Is private property a good thing? I happen to think it is. Have you ever noticed how public beaches are always disgusting? No one takes pride of ownership. I’ve heard people say after throwing some trash around, “that’s why we pay taxes.”
Since at least Biblical times there’s been a tension in history between communitarian-ism and private ownership. People have written songs and novels about this tension. People have gotten into university debates and great wars over this tension.
We bemoan the loss of Indian hunting grounds even as we sit in our comfortable highrises or suburban ranches. We feel vaguely guilty because that’s what we’re told to do. Yet a study of the Iroquois nation quickly reveals that their dominance of a vast territory of the US and Canada came at the expense of other weaker tribes. They didn’t just sit around being peaceful. They were into conquest. It didn’t matter if some tribes were all about sharing.
We can say it’s primitive not to share, but the tragic thing about history is that, search as we may for a progressive walk towards enlightenment, it’s always just out of reach. I’m not celebrating “might makes right,” just pointing out that despite lofty ideals everywhere in the world the human tendency is towards this behavior. No matter the style of government or organization or friendship, might often makes right.
I lived with American communists for a while. They worked their “interns” (indentured servants) like dogs for the good of the community and the ecology. They had the land and the power to make our lives miserable. They made sure they had a voice on the local radio station and in the town council. They preached peace and love, but might makes right pushed their interns and neighbors.
Once we see this tendency to push each other around we then can see that it’s not them over there or us over here. We can stop expecting our governments to present us with good new schemes to cover our moral failures. The reason why private property is important is because without it we’re at the whim of people who could care less about us and use their might to do whatever they want. Private property gives us a stake in the game. (This doesn’t for a second mean there are perfect systems on Earth)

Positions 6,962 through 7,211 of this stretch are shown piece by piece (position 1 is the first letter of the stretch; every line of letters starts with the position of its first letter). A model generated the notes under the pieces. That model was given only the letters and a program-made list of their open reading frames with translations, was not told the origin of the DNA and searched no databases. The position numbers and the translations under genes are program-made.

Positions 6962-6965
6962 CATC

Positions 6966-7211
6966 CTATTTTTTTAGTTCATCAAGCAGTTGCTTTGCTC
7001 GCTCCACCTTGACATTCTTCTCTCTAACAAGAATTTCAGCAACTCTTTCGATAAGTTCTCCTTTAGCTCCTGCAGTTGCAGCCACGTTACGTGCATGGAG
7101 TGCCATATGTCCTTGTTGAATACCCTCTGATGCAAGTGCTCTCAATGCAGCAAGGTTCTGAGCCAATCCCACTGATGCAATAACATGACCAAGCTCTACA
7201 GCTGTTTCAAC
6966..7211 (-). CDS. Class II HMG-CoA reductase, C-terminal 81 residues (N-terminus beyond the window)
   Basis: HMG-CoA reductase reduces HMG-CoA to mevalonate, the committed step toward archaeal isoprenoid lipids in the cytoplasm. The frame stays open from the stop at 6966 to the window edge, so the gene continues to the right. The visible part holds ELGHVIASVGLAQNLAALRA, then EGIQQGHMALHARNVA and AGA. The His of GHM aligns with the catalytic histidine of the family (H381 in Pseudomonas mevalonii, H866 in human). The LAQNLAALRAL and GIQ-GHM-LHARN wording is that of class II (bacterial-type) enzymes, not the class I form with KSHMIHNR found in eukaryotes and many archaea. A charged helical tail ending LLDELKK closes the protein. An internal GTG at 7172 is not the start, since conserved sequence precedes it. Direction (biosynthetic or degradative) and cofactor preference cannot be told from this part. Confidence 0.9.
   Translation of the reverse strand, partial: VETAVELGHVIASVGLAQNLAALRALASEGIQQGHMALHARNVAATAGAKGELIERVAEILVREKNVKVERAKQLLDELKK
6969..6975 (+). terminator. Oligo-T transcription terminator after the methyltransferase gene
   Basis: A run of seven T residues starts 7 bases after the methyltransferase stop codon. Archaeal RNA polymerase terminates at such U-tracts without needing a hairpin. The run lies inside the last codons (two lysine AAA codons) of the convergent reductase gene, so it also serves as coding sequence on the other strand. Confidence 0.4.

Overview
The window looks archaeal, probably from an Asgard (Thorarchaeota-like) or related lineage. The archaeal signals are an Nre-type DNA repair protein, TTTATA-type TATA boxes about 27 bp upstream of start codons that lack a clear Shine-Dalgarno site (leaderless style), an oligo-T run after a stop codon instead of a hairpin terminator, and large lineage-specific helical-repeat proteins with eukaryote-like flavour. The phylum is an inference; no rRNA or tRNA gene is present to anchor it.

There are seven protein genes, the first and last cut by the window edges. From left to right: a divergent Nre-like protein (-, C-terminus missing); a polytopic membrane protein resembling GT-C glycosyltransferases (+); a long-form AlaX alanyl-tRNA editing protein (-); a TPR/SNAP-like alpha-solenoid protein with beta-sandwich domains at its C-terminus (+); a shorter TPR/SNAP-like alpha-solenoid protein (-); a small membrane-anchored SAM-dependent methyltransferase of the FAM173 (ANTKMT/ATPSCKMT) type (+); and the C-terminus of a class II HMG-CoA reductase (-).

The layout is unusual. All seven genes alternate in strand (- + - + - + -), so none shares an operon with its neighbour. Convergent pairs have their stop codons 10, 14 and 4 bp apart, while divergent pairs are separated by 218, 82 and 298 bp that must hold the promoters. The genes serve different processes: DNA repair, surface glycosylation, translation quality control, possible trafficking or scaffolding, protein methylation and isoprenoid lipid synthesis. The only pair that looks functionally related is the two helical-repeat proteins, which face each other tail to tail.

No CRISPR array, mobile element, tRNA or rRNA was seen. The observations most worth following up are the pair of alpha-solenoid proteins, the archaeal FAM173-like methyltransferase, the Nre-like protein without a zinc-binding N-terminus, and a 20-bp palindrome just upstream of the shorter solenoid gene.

We can be charitable or not based on the knowledge that what Jesus said about the poor always being with us is true and no amount of second-rate political thought is going to change that. Some people are always going to be stronger, smarter and more evil than others no matter how well we institute Common Core or apologize for winning wars.
Private property means I get to keep my mind as well as my responsibility. With that I must answer to a higher power.
The pristine heaven on earth created by some people who may have gotten to the “new” world first was destroyed by adorable, playful tricksters. Yes, before that ugly Columbus came there was the evil seal laughing as it spread tuberculosis. I wonder as we go to war with a group of crazies we helped create and fund how we continue to believe in revisionist history and a corporate political class that keeps us all at each others throats. We fail to think, Hey wait! They wanted to go to war last year, but a few brave people said no way in hell. And here we are a year later. As the seals might say, it seems a little fishy.
But back to the past with a fascinating article about the seals:
“The next morning as they were breaking camp they were attacked by a war party of Cheyennes led by Chief Medicine Water. John and Lydia German, their son Stephen, and daughters Rebecca Jane and Joanna were killed and scalped. The Indians then took any goods they deemed usable and set the wagon afire. Captured and eventually taken into the Texas Panhandle were Catherine, age seventeen; Sophia, twelve; Julia, seven; and Addie, five. The Germans were victims of the Cheyennes’ retaliation for their losses at the second battle of Adobe Walls on June 27.